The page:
Transmission Tunnel, Fuel Pressure Regulator and Line Lock

The results of some Aluminum, a little skill, and hours of work.

The results of some Aluminum, a little skill, and hours of work.

The line lock, mounted to the firewall

The line lock, mounted to the firewall

My SX fuel pressure regulator

My SX fuel pressure regulator – rivet-nutted to the firewall.

The new hood on the Talon

The new hood on the Talon

Over the last week or two Mark and I have been putting some work in on the Transmission tunnel on the Talon. While it would have been really easy to just place a box around the entire damn thing and call it done, we simply couldn’t do just that ๐Ÿ˜‰ So, we made a transmission tunnel that anyone who’s ever played StarFox would appreciate:

So, there you have it. The transmission tunnel is now done ๐Ÿ™‚ That’s a nice, refreshing accomplishment. All in all, I’d say we spent about 10 hours too long on making that. It’s okay, it looks damn cool.

In other car news: The Fuel pressure regulator has finally been mounted, too, along with the permanent mounting of the Line Lock / front brake line distribution block. This thing is actually really neat ๐Ÿ™‚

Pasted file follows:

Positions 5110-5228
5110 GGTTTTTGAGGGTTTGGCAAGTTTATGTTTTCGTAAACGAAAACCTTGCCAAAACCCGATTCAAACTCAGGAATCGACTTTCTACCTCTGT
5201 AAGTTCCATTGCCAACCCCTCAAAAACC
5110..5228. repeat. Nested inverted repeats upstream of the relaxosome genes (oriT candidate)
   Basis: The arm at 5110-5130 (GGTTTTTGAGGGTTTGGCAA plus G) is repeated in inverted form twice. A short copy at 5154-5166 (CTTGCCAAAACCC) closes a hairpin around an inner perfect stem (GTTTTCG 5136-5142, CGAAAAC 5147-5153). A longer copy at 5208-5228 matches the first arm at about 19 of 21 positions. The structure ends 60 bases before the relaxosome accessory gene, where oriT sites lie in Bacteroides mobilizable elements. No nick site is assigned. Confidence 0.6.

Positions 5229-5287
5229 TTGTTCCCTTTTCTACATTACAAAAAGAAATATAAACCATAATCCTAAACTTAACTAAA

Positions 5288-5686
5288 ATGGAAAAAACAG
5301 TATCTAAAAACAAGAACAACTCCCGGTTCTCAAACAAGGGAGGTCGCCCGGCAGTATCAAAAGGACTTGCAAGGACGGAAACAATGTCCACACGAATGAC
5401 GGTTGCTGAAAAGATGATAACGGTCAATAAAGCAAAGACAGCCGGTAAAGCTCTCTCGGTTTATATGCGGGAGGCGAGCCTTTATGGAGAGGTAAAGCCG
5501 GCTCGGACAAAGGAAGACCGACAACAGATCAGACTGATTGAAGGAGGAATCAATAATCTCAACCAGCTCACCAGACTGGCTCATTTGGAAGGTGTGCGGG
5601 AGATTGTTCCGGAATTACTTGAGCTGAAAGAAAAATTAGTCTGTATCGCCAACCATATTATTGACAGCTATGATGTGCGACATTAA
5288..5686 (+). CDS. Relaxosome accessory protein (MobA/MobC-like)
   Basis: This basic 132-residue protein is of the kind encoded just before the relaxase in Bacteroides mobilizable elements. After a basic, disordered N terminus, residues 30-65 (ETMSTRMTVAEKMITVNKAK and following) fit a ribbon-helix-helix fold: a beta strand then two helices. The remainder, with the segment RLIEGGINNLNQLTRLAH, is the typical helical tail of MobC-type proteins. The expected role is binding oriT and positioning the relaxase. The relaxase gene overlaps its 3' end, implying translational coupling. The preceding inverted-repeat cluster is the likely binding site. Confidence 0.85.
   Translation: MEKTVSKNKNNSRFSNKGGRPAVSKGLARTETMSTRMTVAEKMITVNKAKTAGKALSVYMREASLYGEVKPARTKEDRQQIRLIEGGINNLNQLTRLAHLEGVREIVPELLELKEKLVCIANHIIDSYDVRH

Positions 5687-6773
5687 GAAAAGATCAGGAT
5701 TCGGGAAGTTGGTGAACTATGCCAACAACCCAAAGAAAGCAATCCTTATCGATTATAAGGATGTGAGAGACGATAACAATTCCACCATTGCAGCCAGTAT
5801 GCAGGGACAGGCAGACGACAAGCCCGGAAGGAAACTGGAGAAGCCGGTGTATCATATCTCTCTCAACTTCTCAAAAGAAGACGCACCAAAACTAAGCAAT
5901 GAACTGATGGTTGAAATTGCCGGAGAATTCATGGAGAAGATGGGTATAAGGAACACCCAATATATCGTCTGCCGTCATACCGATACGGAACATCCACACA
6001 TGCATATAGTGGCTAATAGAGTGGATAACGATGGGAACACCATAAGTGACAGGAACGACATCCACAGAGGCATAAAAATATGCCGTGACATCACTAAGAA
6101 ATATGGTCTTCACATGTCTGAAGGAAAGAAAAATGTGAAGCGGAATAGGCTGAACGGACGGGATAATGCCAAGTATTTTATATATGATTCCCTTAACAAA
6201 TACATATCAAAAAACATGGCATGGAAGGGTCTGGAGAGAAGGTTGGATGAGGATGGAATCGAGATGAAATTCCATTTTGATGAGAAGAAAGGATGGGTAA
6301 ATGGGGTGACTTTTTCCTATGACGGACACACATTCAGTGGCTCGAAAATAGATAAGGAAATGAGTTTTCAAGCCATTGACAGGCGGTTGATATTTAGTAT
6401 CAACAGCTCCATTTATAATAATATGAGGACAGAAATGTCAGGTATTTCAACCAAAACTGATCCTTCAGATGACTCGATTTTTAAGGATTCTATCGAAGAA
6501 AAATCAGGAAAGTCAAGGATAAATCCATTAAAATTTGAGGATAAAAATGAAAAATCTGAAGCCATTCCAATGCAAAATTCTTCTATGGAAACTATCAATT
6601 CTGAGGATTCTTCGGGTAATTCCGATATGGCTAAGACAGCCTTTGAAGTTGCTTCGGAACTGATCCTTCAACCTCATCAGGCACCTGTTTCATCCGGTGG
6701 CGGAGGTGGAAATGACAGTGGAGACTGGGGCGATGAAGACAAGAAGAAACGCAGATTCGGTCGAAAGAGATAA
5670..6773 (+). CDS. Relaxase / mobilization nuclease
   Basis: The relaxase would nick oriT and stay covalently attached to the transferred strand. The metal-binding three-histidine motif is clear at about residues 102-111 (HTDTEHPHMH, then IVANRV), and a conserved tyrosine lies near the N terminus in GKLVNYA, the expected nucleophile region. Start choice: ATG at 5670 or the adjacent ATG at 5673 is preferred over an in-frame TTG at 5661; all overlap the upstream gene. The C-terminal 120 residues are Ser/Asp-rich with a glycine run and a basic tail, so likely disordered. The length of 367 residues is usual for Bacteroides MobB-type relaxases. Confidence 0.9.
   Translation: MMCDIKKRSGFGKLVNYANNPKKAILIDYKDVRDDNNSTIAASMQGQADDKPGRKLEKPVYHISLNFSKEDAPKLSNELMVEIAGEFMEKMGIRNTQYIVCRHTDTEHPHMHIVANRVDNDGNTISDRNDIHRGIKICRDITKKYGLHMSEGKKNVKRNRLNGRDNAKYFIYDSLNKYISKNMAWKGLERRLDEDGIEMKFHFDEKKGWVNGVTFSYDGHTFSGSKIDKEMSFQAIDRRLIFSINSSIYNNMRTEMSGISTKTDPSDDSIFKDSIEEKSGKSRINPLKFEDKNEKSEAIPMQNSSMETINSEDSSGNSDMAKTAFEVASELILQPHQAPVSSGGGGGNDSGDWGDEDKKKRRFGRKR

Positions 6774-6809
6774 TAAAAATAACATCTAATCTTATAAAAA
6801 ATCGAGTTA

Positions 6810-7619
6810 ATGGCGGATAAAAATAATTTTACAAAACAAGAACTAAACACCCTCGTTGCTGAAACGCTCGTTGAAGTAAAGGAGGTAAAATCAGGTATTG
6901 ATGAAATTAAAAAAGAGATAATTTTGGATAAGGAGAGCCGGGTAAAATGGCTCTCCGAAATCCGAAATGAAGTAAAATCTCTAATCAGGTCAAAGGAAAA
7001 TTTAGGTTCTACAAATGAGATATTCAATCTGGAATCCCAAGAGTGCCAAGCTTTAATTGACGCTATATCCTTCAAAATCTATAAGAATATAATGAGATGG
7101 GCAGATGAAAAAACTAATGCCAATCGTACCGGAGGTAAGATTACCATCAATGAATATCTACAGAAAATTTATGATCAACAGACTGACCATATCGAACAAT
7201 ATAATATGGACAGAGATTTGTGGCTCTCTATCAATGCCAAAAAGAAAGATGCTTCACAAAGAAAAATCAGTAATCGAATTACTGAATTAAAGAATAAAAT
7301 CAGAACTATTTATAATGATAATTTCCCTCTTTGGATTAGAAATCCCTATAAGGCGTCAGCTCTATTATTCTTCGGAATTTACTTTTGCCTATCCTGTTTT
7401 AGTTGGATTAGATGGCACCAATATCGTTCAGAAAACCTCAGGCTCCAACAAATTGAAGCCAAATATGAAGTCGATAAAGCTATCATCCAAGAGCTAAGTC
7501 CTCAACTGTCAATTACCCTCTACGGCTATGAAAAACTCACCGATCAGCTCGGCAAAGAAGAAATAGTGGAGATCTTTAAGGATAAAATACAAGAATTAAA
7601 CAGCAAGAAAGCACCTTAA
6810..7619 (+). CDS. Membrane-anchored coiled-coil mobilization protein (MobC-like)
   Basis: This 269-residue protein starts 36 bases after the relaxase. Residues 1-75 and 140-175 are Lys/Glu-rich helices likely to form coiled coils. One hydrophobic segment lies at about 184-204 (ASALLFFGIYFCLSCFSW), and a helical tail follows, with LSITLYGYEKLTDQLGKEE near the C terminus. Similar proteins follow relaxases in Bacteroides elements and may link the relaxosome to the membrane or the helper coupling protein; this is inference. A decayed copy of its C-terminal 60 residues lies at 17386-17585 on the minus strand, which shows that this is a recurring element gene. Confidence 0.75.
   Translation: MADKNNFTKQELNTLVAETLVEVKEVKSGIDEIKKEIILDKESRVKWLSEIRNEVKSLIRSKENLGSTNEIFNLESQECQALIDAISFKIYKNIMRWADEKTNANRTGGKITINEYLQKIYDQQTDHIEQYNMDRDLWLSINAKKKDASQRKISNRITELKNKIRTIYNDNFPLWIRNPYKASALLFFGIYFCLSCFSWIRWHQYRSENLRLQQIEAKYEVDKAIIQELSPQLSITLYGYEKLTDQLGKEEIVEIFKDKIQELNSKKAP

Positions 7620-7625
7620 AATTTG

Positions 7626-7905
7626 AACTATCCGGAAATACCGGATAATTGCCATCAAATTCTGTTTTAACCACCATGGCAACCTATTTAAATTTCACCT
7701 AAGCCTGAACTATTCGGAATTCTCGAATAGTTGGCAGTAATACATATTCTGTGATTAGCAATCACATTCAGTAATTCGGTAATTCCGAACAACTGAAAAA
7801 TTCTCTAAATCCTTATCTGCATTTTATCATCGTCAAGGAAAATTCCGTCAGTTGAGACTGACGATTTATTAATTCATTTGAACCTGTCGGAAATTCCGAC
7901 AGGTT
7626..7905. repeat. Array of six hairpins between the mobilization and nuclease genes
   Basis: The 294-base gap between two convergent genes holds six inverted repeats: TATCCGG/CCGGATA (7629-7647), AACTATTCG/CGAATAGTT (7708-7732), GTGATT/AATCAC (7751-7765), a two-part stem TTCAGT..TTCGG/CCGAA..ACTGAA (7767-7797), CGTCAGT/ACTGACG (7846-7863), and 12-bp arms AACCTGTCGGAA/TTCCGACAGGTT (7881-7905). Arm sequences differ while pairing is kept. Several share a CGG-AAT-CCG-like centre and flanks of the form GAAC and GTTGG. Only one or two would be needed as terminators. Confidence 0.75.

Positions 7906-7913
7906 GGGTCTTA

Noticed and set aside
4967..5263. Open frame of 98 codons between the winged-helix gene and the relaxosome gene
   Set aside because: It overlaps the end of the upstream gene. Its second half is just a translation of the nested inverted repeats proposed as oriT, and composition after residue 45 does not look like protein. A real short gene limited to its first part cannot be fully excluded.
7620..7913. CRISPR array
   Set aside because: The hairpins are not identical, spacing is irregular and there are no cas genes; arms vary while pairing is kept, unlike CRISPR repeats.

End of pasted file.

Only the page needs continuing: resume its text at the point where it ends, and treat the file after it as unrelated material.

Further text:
The line lock is simply a Summit Racing line lock kit, with some adapters. I mounted it to the firewall of the Talon using some rivet-nuts. If you’ve never seen these things and you’ve fabricated stuff, you’ve been under a rock, my friend ๐Ÿ˜‰ The rivet-nut is just that – it’s a nut that you stick in a hole, and then deform into place. The rivet-nut then stays in the hole, and provides a threaded hole for you to mount stuff to.

Because I wanted to use Stainless screws, I decided to use Zinc coated rivet-nuts. I contemplated aluminum rivet nuts, but I was concerned about corrosion. SS rivet-nuts are also available, but are ~5 times the price of the Zinc coated mild steel nuts, so I just got those instead. All in all, they are awesome. Go out and buy some. Right now. http://www.mcmaster.com ๐Ÿ˜‰

I also mounted the FPR, as I said before. Back in the day, somewhere around 1998, I purchased this SX Fuel pressure regulator from Buschur. Sure, the anodizing is a little faded, but it does it’s job, and does it well. So, I’m going to use it. Therefore, it needs to be mounted to the car. Sure, back in the day it hung off the fuel rail (how it never leaked, I’ll never know) and vibrated all over the place. Today though? Sorry, I know this car is going to shake when it’s together, so I focused on making a [b]solid[/b] mount for the regulator. Here’s the end result: